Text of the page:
Approximately 150 students volunteered on Monday in an underprivileged neighborhood of Liberty City during Martin Luther King Jr. Day of Service, an annual event inspired by the late civil rights activist.
The service day’s turnout was one of the largest in the event’s history at the University of Miami. Although it is one of the smaller service days offered at UM, compared to the Gandhi Day of Service that brought together about 900 students in 2015, a record breaking number of students registered this year, which indicated a positive change to junior Beja Turner, the first vice president of United Black Students.
“It’s great knowing that this day of service is growing and thriving every year,” said Turner. “It shows that people are continuing to recognize the greatness of the life of MLK.”
Turnout wasn’t the only difference this year, as the service day partnered with Miami Children’s Initiative for the first time. MCI, a nonprofit organization focused on transforming Liberty City into a prosperous community, was chosen in 2015 as the community partner for the Clinton Global Initiative University Day of Action, which makes it all the more special for Turner.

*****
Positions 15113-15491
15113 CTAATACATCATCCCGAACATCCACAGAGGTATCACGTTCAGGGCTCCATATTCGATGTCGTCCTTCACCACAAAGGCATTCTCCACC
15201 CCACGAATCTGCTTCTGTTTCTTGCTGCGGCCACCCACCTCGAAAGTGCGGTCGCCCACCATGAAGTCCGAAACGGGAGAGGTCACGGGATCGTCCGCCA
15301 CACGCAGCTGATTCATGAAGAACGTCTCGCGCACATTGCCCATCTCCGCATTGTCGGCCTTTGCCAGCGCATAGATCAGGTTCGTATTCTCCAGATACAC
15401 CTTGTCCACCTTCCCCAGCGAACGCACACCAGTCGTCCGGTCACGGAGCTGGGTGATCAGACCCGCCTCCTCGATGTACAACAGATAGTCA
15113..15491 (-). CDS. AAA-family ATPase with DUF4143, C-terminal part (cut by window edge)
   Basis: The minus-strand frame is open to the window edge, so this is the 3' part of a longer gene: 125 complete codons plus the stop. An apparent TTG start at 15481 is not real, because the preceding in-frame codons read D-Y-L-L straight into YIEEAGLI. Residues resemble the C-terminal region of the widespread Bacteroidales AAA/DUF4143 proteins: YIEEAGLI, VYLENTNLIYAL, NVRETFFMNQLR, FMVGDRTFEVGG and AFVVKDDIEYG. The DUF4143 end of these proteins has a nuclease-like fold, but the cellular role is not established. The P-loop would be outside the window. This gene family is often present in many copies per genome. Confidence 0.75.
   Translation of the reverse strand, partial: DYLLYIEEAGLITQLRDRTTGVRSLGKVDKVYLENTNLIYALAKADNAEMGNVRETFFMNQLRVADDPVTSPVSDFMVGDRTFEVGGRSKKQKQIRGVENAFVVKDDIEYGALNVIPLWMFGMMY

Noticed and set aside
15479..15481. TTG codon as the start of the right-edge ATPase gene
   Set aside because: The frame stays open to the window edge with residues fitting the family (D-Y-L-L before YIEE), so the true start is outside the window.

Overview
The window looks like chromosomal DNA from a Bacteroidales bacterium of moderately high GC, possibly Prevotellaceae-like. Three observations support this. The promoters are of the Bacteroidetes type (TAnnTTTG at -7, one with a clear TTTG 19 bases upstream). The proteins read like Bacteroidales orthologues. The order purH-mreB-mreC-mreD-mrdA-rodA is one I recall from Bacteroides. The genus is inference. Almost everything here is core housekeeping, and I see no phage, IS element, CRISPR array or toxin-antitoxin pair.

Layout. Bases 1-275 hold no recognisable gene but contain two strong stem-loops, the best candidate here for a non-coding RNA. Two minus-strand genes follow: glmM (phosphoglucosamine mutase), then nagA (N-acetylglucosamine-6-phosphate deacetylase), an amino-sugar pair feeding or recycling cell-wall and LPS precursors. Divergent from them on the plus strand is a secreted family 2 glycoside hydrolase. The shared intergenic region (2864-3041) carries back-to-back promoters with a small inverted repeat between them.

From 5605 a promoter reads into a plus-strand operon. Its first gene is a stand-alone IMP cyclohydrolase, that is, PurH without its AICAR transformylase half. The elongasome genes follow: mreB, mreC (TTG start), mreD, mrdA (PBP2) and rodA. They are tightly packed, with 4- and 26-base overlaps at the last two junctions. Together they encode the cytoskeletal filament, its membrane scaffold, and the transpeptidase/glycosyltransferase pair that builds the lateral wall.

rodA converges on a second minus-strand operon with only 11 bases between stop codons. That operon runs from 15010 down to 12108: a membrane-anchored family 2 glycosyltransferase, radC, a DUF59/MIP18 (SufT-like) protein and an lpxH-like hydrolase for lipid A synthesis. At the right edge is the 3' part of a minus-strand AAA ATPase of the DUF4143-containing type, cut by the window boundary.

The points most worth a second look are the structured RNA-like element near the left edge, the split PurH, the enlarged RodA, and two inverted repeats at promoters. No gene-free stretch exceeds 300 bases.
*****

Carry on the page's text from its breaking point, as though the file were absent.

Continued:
“Its exciting in and of itself because we get to open a new avenue to a new part of Miami,” said Turner. “Most students might not have access unless they did have some service opportunities here.”
Liberty City is one of the most poverty stricken communities in Miami-Dade, but also one that MCI believes can be changed back into a thriving community.
Seeing first hand the community of Liberty City and the difference one can make, sophomore Aaron Gluck said he was struck with shock.
“Its different to hear about things that go on in communities than it is to see them with your eyes,” said Gluck. “But it goes to show that little things can make a difference.”
Throughout the day, students helped lay mulch, clean up, and paint the neighborhood’s elementary and middle school. Students were also able to personally engage with the children of Liberty City through games of basketball, kickball, and flag football. Senior Michael Hoffman said that giving up a day off from school was worth it when he saw the direct impact they were making with the children.
“We get this day off of school to commemorate the impact Martin Luther King made on this country, and we get to see the impact we make, even if on a smaller scale like a game of basketball,” Hoffman said.